Kai’s threats inspire Ally to run for senate—because one theme of this season is that men trying to keep women down makes them far more likely to stand up. Ally’s platform is to use her limited fame to encourage breaking down the two-party system. Not surprisingly, people are down with that. Bev comes to work for Ally (a step up since she’d been bartending before that), who mentions the madness that is people being more afraid of a strong woman than of murderous clowns. She’s not wrong. In the prison, Kai sports a tattoo of this season’s smiley face symbol, which I imagine will be a very popular tattoo for a while. Trevor (now RimShot) has one too. Next thing we know, Kai is escaping with Gloria.

Side note: Ally’s speech about how “over” Kai is was awesome—not unlike the one Sansa gives Ramsay Bolton just before [spoiler]. But then Kai was having sex with Gloria Whitmore, who could find herself more pregnant than Sansa did. Kai’s escape mirrors that of Hannibal Lecter in Silence of the Lambs (and to a lesser extent, Francis Dollarhyde from Red Dragon), where poor RimShot has his face cut off so he can pass for a mutilated Kai. Gloria helps Kai escape, and we know he’s coming after Ally and Beverly. Not sure why everyone assumed a coroner can’t tell a fresh tattoo from a healed one, but okay.

Ally’s campaign ad has a lot of buzzwords and uncomfortable symbolism. Ever wonder why no politician sounds sincere? Everything they do is based on polling, opinions, existing theories, and reacting to opponents. Bev is awesome at understanding demographics thanks to her journalism experience. She tells Ally that she’s too closely associated with Kai, and that voters think she’s weak and inexperienced. That’s when they plan some political theatre that uses what we already know about Mister Anderson to their advantage. I like how neatly all that ended—Kai getting screwed over by the zaftig prison guard who found Ally more believable than Divine Ruler. Beverly being the one to physically kill Kai was a nice touch. I guess he won’t get his goddamn manwich after all. Adina Porter has once again brought the good stuff this season—and I never thought she’d be able to top her performance in Roanoke. She did.

We should give props to Ally’s opponent in the debate. Like a good Alpha Male, he leapt between Ally and the gunman without hesitation. It didn’t do a damn bit of good, but he still did it. I loved Ally explaining to Oz that politicians work for the people, but that it’s her job to do her best to lead. Better worlds and all that. Too bad everyone doesn’t think that. Of course Ally won her senate seat easily, and it looks like all things said and done, she and Bev will get away with all the awful things they did, because they did them (mostly) to people who were far worse. But dammit, who killed Roger? Did I miss something? Are we just supposed to assume it was Kai or someone in the cult? We can assume that, but it seems an odd end to leave hanging. Just like what ever happened to their Hispanic nanny.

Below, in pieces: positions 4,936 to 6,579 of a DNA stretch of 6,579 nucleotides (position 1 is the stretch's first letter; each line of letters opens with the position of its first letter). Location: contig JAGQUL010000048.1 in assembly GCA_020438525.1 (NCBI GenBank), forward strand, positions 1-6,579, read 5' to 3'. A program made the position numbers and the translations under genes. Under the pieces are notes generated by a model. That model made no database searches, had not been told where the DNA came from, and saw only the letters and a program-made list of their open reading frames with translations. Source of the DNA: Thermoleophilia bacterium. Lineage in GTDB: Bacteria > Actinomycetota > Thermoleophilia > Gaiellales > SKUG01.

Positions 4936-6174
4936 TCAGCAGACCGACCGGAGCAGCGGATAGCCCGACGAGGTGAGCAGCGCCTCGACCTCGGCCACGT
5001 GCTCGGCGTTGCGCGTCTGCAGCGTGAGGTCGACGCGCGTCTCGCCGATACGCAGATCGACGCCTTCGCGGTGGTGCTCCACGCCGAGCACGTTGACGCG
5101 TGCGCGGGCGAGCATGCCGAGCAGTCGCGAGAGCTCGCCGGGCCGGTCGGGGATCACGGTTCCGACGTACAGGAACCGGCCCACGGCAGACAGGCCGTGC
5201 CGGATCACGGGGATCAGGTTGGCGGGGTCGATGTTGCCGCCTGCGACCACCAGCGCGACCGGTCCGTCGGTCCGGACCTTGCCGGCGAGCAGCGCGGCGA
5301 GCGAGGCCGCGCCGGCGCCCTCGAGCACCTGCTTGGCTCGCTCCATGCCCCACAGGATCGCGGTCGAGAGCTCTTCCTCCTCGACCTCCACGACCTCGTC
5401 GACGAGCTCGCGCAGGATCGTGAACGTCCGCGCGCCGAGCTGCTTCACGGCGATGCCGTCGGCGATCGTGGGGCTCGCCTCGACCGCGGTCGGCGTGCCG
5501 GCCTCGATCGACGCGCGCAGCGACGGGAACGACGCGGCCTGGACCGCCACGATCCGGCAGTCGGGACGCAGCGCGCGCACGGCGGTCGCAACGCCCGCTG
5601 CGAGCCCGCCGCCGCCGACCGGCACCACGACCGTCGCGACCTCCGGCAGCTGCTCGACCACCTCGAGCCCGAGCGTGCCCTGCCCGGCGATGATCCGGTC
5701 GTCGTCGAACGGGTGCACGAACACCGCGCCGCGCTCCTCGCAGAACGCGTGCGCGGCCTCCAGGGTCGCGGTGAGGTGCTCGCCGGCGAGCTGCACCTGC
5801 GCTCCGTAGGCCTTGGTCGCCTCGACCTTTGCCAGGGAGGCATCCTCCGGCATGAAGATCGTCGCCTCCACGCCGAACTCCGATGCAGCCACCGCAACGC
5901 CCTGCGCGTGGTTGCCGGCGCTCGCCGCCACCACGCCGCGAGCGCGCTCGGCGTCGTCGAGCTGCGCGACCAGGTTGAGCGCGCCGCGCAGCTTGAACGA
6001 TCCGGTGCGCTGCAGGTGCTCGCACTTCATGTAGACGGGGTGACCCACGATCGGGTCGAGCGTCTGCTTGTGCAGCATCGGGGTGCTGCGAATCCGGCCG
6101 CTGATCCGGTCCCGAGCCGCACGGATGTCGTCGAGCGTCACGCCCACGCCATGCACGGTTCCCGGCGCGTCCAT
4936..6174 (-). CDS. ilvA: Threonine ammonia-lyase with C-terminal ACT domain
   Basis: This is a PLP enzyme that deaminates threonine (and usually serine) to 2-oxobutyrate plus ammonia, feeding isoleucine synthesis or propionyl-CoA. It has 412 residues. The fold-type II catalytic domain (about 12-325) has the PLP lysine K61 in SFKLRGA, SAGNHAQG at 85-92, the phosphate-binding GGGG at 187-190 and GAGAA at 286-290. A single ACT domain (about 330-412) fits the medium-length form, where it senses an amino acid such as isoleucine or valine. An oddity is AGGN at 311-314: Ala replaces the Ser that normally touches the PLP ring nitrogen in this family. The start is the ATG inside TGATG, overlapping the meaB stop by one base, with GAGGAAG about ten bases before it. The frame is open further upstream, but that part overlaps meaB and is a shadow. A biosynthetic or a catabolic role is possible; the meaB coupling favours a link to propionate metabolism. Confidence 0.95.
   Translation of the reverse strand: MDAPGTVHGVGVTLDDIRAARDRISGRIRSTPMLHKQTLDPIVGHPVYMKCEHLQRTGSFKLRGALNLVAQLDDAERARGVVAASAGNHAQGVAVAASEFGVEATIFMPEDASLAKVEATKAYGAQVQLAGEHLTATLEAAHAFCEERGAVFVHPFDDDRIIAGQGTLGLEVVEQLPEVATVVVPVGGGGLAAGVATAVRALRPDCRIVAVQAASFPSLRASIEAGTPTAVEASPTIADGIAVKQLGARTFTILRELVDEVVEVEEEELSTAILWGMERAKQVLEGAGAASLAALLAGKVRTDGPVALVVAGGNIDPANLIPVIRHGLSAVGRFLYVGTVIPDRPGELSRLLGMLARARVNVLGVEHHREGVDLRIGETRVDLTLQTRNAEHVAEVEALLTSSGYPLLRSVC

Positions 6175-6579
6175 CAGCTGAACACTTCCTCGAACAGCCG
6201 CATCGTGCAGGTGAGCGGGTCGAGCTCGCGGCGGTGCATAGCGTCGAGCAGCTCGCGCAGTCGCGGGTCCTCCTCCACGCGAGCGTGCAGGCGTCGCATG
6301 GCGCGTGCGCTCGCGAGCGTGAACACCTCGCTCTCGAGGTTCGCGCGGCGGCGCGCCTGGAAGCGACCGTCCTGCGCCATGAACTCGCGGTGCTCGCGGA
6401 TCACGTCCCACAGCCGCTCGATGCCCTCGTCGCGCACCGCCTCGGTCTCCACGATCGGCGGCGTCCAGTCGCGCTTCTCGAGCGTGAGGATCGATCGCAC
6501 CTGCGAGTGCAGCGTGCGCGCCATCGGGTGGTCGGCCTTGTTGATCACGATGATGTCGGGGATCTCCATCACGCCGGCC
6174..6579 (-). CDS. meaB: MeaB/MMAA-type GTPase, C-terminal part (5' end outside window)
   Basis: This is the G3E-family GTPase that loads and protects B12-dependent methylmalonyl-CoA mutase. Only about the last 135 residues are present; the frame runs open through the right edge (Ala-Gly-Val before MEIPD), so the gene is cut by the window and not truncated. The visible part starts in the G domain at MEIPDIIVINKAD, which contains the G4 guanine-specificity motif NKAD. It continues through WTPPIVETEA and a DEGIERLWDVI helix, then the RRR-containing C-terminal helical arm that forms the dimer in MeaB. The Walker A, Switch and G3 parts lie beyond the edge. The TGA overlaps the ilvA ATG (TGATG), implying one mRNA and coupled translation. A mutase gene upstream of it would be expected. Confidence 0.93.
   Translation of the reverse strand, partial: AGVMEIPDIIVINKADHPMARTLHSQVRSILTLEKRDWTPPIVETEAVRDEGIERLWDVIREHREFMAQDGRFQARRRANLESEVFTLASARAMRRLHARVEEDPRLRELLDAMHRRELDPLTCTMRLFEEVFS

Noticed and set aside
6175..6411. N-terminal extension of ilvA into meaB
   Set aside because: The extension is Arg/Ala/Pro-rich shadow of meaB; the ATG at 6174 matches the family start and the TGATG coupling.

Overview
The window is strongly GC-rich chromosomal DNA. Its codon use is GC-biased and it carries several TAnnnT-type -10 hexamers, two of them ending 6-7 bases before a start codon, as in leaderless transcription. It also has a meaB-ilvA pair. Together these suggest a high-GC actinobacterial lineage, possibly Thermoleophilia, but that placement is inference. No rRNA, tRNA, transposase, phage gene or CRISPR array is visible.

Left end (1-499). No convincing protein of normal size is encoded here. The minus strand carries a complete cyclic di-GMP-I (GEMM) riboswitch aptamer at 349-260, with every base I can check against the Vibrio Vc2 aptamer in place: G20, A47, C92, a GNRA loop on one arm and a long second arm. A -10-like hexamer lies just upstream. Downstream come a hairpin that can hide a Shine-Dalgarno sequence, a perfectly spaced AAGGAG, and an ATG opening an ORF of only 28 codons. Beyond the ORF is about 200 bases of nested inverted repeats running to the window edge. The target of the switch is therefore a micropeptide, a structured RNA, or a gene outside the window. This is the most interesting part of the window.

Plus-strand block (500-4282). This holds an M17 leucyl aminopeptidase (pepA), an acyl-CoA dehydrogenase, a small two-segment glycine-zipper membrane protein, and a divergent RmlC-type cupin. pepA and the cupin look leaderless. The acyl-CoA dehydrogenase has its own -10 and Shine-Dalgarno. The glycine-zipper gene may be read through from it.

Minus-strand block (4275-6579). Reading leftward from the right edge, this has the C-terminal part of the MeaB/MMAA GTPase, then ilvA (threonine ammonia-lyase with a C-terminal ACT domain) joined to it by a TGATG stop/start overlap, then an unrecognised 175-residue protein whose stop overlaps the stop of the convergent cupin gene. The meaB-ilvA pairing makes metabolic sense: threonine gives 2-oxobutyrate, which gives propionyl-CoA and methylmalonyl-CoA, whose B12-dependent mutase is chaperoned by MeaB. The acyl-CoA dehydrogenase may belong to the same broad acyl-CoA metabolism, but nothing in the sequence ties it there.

For a second, it almost feels like we’re going to end the season without some kind of horrific punch in the face. That simply would not do. As Ally readies herself for a special meeting of like-minded nasty women who are nothing, NOTHING like Kai, we can’t help but notice that there’s not enough time to introduce a bunch of new women. What is this? What is she getting at? Do we just have to assume that—wait a minute. What’s she wearing there? A hood? A hood!!! In possibly the most frightening season ender yet, American Horror Story assures us that SCUM is alive and well. I wonder how Ally feels about killing Bebe now?

This season was chock full of awesome reversals and an expanse of clever and poignant social commentary. They kept their word not to include anything supernatural—which I guess means Roger wasn’t killed by a ghost in the freezer. Lots to like here regardless of your side of the political spectrum, though I think conservatives were made to look a little more crazy, foolish, laughable, and ridiculous than the progressives. But the message could just as easily be that progressives are just as bad—they just make it all look more morally upright. I kept waiting for something super creepy to happen with Oz, but he turned out to be a regular kid. That’s almost a surprising twist on this show.

Thanks to everyone who kept up with these reviews this season. As for me, I’m taking a break from reviews and will return to 411Mania in 2018.

See you’s then!

9
The final score: review Amazing
The 411
We didn't expect new characters to be introduced in the season finale of American Horror Story: Cult. But we got some anyway. We also learned about the cowardly history of Speedwagon. We watched Beverly brave a crisis, and saw 'Night of 1,000 Tates' become considerably less ambitious. In the end, it was the best any of us could (Beverly) Hope for.